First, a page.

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ILOCOS NORTE, Philippines – After graduating from college in 2023, Jezreel Larry Caunca immediately enrolled in law school. He now juggles his time as a working-student, making sure that he gets both work and school covered.
Given the rigorous demand of the study of the law, he would have wanted to be a full-time student. But he chose to work to help cover the cost of studying.
Caunca, a first-year law student of Northwestern University in Laoag City, is among the first applicants of the “Juris Doctor (Law) Scholarship Program of Ilocos Norte,” a new education scholarship offered by the provincial government to aspiring lawyers.
It aims to encourage aspiring lawyers to choose a career in government service, particularly at the provincial government.
In Ordinance No. 051-2023, the provincial government would set aside an amount of P1.8 million from its budget per academic year to cover the tuition and 10-month stipend of 16 law students enrolled in public and private law schools in the province.
The scholarship would also prioritize poor but deserving students.
On Friday, January 5, Caunca said in an interview that to be granted a legal scholarship would be a “good opportunity” as it would help him and his family with the expenses he incurs in studying the law.
Serve the people
The law student said that public scholarship programs, like the one offered by the provincial government, are also important to shift the focus of legal education to public service.
He believed that the issue of the lack of lawyers engaged in pro bono services, especially for the poor, has been persisting because of the “high cost” of legal studies and the “limited scholarship opportunities, most of which come from the private sectors.”
Senator Raffy Tulfo, in filing a similar measure before the Senate in 2022, said that the cost of legal education in private institutions ranged from P75,000 to P98,000 per semester. While in state universities, it costs around P24,000 to P30,000.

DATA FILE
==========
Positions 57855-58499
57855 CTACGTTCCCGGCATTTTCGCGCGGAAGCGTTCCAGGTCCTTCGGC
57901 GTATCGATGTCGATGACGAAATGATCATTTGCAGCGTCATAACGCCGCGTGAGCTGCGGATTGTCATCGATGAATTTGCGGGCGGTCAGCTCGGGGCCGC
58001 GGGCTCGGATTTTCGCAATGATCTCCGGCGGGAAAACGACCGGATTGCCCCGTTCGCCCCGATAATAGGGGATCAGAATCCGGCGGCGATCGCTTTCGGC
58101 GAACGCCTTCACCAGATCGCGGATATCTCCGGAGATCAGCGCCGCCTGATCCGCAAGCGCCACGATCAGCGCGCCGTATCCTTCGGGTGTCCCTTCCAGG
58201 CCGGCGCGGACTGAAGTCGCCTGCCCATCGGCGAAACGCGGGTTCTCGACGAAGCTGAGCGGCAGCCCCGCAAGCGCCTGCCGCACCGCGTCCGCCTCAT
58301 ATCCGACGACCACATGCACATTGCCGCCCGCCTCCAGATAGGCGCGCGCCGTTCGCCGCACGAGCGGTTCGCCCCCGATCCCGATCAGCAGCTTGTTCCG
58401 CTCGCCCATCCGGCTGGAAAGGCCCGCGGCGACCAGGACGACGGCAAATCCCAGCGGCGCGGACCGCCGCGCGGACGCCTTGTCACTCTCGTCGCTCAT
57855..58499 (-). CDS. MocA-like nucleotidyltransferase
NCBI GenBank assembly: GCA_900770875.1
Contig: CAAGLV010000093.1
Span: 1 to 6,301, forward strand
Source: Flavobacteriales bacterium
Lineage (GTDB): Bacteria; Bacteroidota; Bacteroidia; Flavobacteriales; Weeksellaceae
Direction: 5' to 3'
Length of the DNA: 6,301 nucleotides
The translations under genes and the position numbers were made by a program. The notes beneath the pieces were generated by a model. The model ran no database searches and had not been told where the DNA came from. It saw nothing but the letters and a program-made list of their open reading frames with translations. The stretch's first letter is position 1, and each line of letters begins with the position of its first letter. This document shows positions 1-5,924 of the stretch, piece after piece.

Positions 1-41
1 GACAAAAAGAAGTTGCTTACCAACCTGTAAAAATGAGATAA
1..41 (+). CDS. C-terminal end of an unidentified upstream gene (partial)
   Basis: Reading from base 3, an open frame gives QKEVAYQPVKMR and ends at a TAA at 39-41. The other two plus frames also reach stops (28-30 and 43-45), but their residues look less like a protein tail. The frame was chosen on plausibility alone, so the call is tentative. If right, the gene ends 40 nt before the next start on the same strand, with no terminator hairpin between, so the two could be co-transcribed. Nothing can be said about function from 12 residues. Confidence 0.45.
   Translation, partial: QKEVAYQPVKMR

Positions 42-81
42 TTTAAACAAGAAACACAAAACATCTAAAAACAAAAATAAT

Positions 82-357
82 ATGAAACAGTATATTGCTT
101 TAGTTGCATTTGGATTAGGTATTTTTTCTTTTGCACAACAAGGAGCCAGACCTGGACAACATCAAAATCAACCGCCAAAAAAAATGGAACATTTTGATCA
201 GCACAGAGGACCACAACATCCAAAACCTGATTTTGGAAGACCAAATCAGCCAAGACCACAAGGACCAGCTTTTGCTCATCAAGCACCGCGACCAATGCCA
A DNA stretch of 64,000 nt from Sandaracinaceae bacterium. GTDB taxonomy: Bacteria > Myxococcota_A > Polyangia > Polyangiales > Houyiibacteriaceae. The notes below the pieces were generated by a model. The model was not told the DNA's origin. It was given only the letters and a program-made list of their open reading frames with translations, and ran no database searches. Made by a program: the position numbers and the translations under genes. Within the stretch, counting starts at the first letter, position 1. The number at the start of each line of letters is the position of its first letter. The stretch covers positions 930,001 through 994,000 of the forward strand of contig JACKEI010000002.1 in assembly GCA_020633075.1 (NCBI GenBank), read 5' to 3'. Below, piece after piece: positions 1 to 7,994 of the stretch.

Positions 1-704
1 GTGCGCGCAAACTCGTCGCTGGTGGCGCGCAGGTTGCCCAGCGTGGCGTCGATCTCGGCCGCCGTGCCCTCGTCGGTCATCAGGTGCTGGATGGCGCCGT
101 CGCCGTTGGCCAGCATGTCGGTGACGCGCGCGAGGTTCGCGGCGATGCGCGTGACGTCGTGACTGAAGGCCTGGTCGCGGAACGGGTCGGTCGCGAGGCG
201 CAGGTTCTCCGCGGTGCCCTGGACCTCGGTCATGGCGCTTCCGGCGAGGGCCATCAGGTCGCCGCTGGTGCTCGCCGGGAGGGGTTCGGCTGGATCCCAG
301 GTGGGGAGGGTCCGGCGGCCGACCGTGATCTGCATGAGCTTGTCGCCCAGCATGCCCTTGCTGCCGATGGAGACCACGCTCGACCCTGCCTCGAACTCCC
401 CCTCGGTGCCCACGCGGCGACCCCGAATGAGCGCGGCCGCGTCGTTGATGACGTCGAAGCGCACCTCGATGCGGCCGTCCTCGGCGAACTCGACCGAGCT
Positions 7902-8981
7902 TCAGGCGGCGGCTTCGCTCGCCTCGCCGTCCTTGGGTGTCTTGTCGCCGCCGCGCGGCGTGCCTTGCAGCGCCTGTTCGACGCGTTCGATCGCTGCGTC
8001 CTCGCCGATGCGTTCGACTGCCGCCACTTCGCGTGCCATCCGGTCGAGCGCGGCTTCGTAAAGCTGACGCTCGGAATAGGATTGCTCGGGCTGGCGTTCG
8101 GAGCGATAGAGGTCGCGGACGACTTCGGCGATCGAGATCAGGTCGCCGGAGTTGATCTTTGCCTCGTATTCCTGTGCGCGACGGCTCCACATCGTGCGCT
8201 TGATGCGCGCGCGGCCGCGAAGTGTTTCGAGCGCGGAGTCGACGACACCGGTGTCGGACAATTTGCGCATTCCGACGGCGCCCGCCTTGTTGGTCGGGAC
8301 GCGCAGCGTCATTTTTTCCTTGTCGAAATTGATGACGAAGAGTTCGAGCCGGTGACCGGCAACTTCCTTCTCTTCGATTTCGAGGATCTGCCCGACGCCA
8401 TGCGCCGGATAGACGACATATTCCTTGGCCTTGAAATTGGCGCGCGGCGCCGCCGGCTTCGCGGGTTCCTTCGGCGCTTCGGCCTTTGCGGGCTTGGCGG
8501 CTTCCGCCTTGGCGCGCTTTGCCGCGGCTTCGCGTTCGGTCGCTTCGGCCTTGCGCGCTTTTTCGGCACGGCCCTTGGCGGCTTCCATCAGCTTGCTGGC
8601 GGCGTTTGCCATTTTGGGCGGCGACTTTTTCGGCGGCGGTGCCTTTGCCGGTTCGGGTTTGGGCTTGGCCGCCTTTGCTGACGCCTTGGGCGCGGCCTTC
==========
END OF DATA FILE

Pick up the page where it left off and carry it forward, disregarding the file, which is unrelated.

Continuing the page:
Tulfo said that the figures “exclude all living expenses and other necessities.”
Because of the expenses, Caunca had in mind that law graduates might think of “recouping the investment made in their legal education” instead of the goal to serve the public.
“[This scholarship offering] is instrumental in encouraging young individuals like us pursuing law to focus not only on financial gains but also on serving the people, especially those in need.”
According to the ordinance, the screening of the 16 legal scholars include a scholastic record (60%), economic considerations (30%), and an interview (10%).
The members of the Ilocos Norte provincial scholarship committee would conduct the final screening and evaluate applications for the scholarship.
The scholars, who must be residents of Ilocos Norte, should maintain at least a general weighted average of 2.50, and must not incur a grade of a conditional 4.0 or a failing 5.0 in any subject, the ordinance reads.
Accepted scholars are asked to render a “return service” at the provincial government of at least one year for every period they get shortlisted for the scholarship.
Caunca, for his part, said that he would gladly make the service if he gets shortlisted.
Interested applicants can learn more about the program through the Provincial Education Office.
“It is acceptable to me. I intend to serve the taxpayers who funded this scholarship program,” he said. – Rappler.com